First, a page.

Imaging description Rounded atelectasis has four key imaging features [1–3] (Figures 26.1 and 26.2). (1) The primary finding is a rounded, mass-like region of consolidation. Air-bronchograms are a common finding within the mass and the portion closest to the hilum typically has irregular margins. (2) The focus of rounded atelectasis should abut a pleural abnormality. Most commonly this is an area of pleural thickening. Pleural calcification can be seen. (3) There is a swirl of vessels and bronchi leading into the mass; the so-called “comet-tail sign.” (4) There should be evidence of volume loss within the affected lobe commensurate to the size of the “mass.” Importance Rounded atelectasis is a relatively frequent finding and the distinction from primary malignancy is important. When all four findings listed above are present the diagnosis can be made and no further workup is necessary.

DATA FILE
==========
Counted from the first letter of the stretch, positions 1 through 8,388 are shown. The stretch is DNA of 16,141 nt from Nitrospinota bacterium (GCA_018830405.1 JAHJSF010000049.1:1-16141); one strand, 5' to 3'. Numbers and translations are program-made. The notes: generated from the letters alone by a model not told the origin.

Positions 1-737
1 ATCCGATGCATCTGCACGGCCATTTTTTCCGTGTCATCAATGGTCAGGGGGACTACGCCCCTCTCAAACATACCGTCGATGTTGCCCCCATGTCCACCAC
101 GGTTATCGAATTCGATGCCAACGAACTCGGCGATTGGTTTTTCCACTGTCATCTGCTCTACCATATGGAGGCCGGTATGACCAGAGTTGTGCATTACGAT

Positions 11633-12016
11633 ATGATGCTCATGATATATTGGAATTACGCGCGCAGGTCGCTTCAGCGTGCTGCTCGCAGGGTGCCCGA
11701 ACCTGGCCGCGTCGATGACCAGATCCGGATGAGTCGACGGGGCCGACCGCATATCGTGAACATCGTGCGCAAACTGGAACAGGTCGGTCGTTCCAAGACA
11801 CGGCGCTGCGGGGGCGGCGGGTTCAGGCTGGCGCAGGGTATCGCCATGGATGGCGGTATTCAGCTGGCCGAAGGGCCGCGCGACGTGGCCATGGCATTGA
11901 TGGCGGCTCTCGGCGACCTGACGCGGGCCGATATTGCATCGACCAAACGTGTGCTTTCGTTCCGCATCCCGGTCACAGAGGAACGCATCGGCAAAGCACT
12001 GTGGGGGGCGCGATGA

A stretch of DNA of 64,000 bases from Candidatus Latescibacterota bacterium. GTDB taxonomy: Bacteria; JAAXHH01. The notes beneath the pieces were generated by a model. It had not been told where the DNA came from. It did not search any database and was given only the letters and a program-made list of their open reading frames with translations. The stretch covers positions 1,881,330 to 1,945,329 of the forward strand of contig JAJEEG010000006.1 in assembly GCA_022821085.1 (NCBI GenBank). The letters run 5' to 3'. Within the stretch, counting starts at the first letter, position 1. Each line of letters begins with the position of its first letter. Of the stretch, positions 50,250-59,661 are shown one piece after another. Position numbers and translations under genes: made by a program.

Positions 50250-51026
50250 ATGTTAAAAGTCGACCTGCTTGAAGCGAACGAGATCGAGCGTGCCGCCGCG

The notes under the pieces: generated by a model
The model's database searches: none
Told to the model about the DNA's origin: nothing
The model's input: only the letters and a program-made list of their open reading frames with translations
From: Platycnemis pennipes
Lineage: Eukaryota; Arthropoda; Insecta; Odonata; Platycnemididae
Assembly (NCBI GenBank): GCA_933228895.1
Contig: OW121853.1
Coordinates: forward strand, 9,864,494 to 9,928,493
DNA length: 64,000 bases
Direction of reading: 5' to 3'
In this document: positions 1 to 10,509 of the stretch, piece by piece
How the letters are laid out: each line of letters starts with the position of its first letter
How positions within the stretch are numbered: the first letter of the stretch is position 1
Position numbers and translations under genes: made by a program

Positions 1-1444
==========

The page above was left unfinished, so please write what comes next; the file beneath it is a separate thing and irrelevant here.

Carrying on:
|Original language||English (US)|
|Title of host publication||Pearls and Pitfalls in Thoracic Imaging|
|Subtitle of host publication||Variants and Other Difficult Diagnoses|
|Publisher||Cambridge University Press|
|Number of pages||2|
|State||Published - Jan 1 2011|
ASJC Scopus subject areas